Thought for the day

The great scenes in the Bible, precisely because of their greatness and indeed uniqueness, can be difficult to access personally.  For the Baptism of Jesus, there are at least two potential approaches.  Firstly, we could go back in our minds to a life-changing turning point in our own lives, so that we can speak of before and after.  Secondly, we could also turn to our own experience when we felt deeply the affirmation of our identity and worth as “the beloved” of someone.  In the case of Jesus, these are combined: his identity and life are one, something we would like to be able say about ourselves too.

Prayer

Abba, Father, let us hear again today your words of affirmation to Jesus and in Jesus to us all.  As your beloved sons and daughters, draw us more closely into your own life of love. Amen.

 

THE PAROCHIAL NOTICES

 

LAST WEEKEND’S FINANCIAL CONTRIBUTIONS                  

Collections              R 15 479, 10                Planned Giving            R  6 937, 77

Southern Cross     R         60, 00              Calendars                         R     150, 00

Thank you most sincerely for your generosity!

 

 

Please note that if it is your intention to get married in the Catholic Church, you need to give the Church at least six months notice of your intent to get married.  Please contact the Cathedral office to set up an appointment with one of the Cathedral clergy to complete the Pre-Nuptial Enquiry.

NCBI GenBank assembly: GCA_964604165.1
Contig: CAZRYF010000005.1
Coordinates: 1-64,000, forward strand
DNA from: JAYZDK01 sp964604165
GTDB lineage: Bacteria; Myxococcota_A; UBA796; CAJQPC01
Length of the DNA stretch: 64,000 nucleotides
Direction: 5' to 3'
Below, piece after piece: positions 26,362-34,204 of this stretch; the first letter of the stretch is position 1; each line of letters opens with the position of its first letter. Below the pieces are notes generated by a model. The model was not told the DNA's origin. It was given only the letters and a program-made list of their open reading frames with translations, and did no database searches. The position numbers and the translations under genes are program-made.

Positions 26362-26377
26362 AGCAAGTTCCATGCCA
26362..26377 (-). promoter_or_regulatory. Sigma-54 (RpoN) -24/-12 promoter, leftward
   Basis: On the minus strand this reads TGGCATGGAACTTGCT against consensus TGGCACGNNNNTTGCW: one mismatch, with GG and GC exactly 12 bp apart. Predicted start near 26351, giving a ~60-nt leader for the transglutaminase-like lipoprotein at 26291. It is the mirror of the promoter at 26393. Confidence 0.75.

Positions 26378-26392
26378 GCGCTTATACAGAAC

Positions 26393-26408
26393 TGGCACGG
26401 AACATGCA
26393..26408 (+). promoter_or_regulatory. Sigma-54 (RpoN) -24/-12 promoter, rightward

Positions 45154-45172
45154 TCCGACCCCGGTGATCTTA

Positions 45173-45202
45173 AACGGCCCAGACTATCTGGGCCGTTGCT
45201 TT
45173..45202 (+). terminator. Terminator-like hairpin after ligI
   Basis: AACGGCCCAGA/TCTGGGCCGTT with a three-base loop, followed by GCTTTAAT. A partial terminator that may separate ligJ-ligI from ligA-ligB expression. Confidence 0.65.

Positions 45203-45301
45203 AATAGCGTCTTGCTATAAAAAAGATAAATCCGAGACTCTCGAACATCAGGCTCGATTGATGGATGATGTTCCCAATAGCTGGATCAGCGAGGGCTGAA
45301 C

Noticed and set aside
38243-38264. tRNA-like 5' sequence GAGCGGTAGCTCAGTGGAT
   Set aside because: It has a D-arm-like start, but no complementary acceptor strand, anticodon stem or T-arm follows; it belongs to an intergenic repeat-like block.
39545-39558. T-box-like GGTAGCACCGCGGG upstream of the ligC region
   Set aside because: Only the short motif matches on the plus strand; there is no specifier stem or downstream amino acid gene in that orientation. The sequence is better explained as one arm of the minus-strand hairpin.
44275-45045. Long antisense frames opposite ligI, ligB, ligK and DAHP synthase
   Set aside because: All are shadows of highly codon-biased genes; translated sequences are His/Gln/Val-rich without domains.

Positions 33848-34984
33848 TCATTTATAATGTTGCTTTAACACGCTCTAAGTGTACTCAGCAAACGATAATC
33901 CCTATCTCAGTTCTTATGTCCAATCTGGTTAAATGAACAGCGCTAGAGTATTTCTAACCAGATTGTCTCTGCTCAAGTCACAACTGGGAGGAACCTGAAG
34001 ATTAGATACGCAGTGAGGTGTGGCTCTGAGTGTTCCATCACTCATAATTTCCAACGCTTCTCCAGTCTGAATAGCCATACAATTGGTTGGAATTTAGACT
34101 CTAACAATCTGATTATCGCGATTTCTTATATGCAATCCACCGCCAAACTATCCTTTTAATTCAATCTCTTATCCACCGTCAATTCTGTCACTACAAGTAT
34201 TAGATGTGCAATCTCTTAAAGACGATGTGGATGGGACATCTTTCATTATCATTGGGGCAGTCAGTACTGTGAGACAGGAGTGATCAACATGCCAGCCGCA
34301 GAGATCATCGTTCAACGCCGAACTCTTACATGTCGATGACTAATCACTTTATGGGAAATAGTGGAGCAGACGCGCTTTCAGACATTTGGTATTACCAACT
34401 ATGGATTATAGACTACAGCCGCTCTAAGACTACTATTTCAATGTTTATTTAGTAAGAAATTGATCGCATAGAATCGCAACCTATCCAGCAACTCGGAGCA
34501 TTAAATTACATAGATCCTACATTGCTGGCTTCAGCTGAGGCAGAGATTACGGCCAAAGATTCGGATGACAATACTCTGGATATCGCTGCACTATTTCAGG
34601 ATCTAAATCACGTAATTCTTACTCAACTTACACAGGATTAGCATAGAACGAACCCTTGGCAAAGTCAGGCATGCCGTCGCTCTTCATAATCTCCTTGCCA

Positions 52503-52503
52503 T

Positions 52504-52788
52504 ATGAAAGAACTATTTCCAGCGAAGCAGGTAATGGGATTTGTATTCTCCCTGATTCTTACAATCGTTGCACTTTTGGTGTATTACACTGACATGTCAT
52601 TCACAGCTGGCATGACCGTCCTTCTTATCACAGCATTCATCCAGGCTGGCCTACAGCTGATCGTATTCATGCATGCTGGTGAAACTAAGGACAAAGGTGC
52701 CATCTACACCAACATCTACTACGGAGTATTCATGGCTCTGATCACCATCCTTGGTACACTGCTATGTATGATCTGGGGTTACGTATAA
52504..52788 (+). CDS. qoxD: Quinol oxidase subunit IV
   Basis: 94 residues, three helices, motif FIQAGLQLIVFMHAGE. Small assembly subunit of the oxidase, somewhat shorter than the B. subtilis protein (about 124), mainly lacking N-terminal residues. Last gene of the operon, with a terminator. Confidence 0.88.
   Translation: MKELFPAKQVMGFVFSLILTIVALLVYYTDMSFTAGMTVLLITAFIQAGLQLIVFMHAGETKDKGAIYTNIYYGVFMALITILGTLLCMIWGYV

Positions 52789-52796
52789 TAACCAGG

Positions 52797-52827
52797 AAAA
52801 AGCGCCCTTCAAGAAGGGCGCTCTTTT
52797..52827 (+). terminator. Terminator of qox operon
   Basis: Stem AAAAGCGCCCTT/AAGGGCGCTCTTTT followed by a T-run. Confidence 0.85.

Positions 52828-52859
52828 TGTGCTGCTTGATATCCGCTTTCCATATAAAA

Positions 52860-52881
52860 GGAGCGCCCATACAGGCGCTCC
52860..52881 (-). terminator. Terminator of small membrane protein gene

PLEASE NOTE THE FORTHCOMING EVENTS

14th January at 18h30         CATHEDRAL FINANCE COUNCIL MEETING

17th January at 18h30         CATHEDRAL PARISH PASTORAL COUNCIL MEETING

19th January at 09h00         Morning of Recollection and Training for everyone  involved in ministry in the parish.  Join the team from the Centre for Pastoral Development at Lansdowne Parish Hall.  Guest speaker is Father Peter-John Pearson, Vicar General of the Archdiocese.  The cost is R30and please bring your own mug for coffee/tea.  Please RSVP to Sharyn on 021 462 2417

19th & 20th January              Address to the Parish Regarding the Parish Finances.  This will take place at the end of all the weekend Masses.  We request all parishioners please to remain after the final hymn.

 27th January                          Catechist Sunday – Recommissioning of Catechists

01st February                        Holy Mass will be celebrated at the Cathedral at 13h10 to mark the Choice on Termination of Pregnancy Act by Parliament on 01st February 1997.

03rd February                        Catechists Fundraising after the 10h00 Holy Mass

23rd February                        An Introductory Session for anyone interested in Discerning for the Priesthood or Religious Life or maybe just curious about what such a vocation might entail.  The venue is the Chancery (Cathedral Place), behind the Cathedral and it will be from 10h00 until 12h30.

 

LITURGY: THE BAR IS LOW, SADLY

 

Rev. Fr. Russell Pollitt SJ